A stronger-than-expected employment report for April drove mortgage rates higher for the first time in six weeks, according to the latest data released by Freddie Mac.

The 30-year fixed-rate average jumped to 3.42 percent with an average 0.7 point. It was up from 3.35 percent a week ago but down from 3.83 percent a year ago. Since rising to 3.63 percent in mid-March, the 30-year fixed rate had fallen every week but one.

The 15-year fixed-rate average climbed to 2.61 percent with an average 0.7 point. It was a record-low 2.56 percent a week ago and 3.05 percent a year ago. The 15-year fixed rate hasn’t been above 3 percent for nearly a year.

Hybrid adjustable rate mortgages were mixed. The five-year ARM rose to 2.58 percent with an average 0.5 point. It was 2.56 percent a week ago. The one-year ARM fell to 2.53 percent with an average 0.4 point. It was down from 2.56 percent a week ago.

“Fixed mortgage rates edged up following a solid employment report for April,” Frank E. Nothaft, Freddie Mac vice president and chief economist, said in a statement. “The economy gained 165,000 new jobs on net last month, more than the market consensus forecast and the largest monthly increase this year. On top of that, revisions added 114,000 more jobs to February and March as well. All of these factors allowed the unemployment rate to fall to 7.5 percent in April, the lowest since December 2008.”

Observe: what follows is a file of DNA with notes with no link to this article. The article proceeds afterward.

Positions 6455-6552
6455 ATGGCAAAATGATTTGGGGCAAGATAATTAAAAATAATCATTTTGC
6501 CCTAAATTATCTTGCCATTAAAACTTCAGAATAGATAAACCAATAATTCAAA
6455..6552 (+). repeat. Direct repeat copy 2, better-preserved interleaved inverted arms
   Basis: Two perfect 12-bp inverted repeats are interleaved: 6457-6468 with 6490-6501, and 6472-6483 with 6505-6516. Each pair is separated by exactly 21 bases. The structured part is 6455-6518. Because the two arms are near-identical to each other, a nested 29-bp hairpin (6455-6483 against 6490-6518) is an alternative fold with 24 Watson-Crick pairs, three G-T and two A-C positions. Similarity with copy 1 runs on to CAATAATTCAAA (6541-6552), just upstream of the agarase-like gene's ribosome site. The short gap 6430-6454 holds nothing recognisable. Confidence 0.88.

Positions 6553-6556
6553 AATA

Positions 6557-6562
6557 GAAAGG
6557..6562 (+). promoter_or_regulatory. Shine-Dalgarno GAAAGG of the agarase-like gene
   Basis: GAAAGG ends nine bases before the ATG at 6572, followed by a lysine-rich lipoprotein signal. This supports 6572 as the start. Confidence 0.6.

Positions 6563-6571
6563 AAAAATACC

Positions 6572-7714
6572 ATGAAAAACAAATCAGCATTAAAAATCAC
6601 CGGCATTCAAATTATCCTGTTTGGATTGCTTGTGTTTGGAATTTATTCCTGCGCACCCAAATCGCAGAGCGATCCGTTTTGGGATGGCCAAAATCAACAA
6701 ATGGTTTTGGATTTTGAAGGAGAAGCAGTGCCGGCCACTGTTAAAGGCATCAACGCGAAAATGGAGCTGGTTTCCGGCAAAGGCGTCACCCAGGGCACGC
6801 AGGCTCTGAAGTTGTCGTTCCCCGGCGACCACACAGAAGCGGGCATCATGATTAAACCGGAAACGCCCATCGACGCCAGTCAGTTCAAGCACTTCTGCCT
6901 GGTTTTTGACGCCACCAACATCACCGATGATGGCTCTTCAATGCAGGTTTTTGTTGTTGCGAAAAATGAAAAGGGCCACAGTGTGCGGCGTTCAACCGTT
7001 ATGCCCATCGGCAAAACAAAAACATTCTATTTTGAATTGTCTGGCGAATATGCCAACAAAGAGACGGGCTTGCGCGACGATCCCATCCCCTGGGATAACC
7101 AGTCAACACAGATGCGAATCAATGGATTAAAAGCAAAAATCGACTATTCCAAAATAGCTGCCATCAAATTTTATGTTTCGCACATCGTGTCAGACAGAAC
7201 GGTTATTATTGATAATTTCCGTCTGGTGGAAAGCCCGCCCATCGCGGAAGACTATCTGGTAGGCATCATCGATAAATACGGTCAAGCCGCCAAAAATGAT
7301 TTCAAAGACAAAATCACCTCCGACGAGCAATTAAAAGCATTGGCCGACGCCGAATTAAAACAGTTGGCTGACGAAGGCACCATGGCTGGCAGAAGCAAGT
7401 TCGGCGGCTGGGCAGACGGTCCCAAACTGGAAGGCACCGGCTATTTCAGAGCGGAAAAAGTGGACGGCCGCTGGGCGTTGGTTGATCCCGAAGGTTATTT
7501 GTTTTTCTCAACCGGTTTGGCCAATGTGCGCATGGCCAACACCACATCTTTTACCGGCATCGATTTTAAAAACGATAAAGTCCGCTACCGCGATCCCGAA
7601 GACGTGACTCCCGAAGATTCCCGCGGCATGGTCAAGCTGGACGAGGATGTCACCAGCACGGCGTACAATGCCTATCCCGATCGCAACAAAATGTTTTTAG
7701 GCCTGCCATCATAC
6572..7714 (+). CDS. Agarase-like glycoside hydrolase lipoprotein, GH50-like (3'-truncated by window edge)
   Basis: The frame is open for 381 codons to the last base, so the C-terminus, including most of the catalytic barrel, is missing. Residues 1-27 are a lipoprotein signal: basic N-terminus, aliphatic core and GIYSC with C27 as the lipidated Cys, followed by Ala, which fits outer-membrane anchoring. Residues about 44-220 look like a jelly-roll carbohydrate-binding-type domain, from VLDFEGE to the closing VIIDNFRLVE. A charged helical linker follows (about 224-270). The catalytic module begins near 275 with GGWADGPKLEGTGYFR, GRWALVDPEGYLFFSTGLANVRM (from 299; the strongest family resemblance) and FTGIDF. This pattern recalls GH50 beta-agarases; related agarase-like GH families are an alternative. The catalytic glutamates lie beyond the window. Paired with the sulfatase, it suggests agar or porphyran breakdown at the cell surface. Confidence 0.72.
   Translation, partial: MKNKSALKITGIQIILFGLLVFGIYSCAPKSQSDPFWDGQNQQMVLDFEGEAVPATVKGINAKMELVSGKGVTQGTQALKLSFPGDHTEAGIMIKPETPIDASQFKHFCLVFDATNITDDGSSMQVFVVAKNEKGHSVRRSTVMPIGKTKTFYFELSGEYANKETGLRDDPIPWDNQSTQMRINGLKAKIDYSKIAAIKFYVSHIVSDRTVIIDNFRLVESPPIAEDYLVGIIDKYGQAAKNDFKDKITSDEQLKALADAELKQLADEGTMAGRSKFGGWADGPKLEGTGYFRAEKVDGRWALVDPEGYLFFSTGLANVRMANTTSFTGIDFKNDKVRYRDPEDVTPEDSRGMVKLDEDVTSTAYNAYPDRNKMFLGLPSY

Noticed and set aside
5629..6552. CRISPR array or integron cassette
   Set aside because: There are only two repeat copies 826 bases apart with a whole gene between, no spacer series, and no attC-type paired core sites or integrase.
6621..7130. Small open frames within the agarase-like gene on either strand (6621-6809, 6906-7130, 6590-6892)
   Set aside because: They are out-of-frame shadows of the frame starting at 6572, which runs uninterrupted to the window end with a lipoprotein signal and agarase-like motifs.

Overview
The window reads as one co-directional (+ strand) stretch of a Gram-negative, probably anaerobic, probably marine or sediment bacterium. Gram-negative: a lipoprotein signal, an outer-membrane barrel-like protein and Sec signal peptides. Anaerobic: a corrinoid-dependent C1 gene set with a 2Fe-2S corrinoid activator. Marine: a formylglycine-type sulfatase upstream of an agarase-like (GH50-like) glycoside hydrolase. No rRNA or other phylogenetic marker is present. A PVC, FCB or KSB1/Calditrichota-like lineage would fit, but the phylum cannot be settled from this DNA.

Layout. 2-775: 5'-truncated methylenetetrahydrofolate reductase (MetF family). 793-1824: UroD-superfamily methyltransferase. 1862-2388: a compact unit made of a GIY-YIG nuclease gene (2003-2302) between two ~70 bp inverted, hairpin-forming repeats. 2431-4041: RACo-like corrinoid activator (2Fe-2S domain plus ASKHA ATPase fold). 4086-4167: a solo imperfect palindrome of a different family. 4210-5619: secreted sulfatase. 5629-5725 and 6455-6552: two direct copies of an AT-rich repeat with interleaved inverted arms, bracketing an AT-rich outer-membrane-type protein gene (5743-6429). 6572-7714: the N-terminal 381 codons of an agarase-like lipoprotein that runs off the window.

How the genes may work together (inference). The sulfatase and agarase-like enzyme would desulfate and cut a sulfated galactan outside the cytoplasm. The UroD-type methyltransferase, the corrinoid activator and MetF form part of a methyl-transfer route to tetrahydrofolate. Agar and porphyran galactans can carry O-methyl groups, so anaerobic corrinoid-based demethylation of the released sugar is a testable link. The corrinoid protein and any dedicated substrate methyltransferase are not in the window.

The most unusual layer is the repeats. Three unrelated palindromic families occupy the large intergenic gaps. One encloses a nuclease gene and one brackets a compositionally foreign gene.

Meanwhile, the near historic low interest rates are prompting more home owners to refinance their mortgages, which is driving mortgages applications higher, according to the latest data from the Mortgage Bankers Association.

The Market Composite Index, a measure of loan application volume, climbed 7 percent from the previous week. The Refinance Index rose 8 percent, while the Purchase Index increased 2 percent.

After seven weeks of almost no movement, the refinance share of mortgage activity edged up to 76 percent of total applications. It was at its highest level since early March.